At the Movies: The Family

I was thinking of taking the week off since the only things of note opening were “Insidious: Chapter 2” (and I had missed the first chapter) and a movie with the very generic title “The Family.”

But then I looked into the latter film. Robert De Niro. Tommy Lee Jones. Michelle Pfeiffer. Directed by Luc Besson. Those names all have decent track records. Oh, and it’s a mob comedy. Those can be fun. So I took the bait.

“The Family” does not live up to the pedigree of the talent involved. It’s not a bad film, it’s just not as funny as it should be or as clever. There are things I like about the movie but overall it’s kind of flat.

The_Family_2013,_PosterDe Niro stars as Giovanni Manzoni, now going under the name of Fred Blake because he and his family — Maggie the mother (Pfeiffer), son Warren (John D’Leo) and daughter Belle (Dianna Agron) — are in the witness protection program. Fred is a former Mafia boss, you see, who had to go off the grid after turning in some of his cohorts.

Starting over has been hard for the family because each member has anger-management issues and the troubles of day-to-day life often result in violence. As a result the family moves around a lot, causing many headaches for their government handler, Robert Stansfield (Jones).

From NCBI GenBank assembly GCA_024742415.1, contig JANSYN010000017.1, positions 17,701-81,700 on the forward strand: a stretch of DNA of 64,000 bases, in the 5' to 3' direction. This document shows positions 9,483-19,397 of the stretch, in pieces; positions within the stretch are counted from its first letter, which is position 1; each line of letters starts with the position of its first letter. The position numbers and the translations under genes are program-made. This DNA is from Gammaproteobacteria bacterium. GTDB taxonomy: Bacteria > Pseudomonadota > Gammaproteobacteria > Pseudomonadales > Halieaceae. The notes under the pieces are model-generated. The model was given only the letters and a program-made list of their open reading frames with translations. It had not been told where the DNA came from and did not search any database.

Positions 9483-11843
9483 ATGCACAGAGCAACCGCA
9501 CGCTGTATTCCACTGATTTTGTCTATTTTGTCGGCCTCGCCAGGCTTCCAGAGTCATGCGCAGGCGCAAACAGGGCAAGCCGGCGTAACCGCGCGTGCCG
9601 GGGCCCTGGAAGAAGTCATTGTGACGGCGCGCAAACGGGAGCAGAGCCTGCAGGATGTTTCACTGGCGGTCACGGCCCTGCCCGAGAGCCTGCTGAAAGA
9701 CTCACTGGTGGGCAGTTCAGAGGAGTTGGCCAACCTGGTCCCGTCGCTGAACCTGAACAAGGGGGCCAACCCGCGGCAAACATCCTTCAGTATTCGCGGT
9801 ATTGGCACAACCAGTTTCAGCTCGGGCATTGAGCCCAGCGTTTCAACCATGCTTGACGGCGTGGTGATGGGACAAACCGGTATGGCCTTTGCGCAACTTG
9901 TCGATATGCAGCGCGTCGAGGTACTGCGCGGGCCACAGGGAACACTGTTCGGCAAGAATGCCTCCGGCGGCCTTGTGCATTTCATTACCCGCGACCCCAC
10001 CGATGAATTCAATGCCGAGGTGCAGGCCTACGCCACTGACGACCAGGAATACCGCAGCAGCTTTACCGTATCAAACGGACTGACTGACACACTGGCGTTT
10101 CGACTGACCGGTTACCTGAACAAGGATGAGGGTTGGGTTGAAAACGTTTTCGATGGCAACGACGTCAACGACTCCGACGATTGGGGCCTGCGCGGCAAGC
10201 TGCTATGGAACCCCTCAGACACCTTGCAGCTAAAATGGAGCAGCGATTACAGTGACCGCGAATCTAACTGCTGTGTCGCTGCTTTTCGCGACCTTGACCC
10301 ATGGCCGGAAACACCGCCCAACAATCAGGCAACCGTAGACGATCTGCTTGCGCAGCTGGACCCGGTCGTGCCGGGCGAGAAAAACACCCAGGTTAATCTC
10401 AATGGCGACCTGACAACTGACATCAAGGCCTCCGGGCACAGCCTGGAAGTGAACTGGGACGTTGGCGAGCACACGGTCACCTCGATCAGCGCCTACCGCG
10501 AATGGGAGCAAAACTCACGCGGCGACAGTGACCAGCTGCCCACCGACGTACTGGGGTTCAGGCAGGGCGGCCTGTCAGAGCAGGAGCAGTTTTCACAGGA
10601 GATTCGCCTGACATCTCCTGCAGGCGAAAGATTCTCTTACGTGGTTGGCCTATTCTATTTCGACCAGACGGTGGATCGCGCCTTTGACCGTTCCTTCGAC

As the movie opens the Blakes are settling in to a gated house in Normandy, France. The kids enroll in school, Maggie checks out the neighborhood and Fred decides to use this time to write his memoirs. In no time they are falling back on bad habits. But Fred’s former co-workers and closing in and may finally catch up with the family before Stansfield can relocate them.

“The Family” is amusing but lacks any big laughs. It’s also fairly predictable. I was more invested in the kids’ story lines than the parents. One thing I liked about the film was how the Blakes came across as a close-knit family despite their unorthodox lifestyle. It would’ve been expected for one of the kids to be sullen and resentful and for there to be friction with the parents but Besson avoided those clichés.

Bottom line: I wouldn’t spend money to see “The Family” in a theater but it would be worth the time when it makes it’s way to cable.


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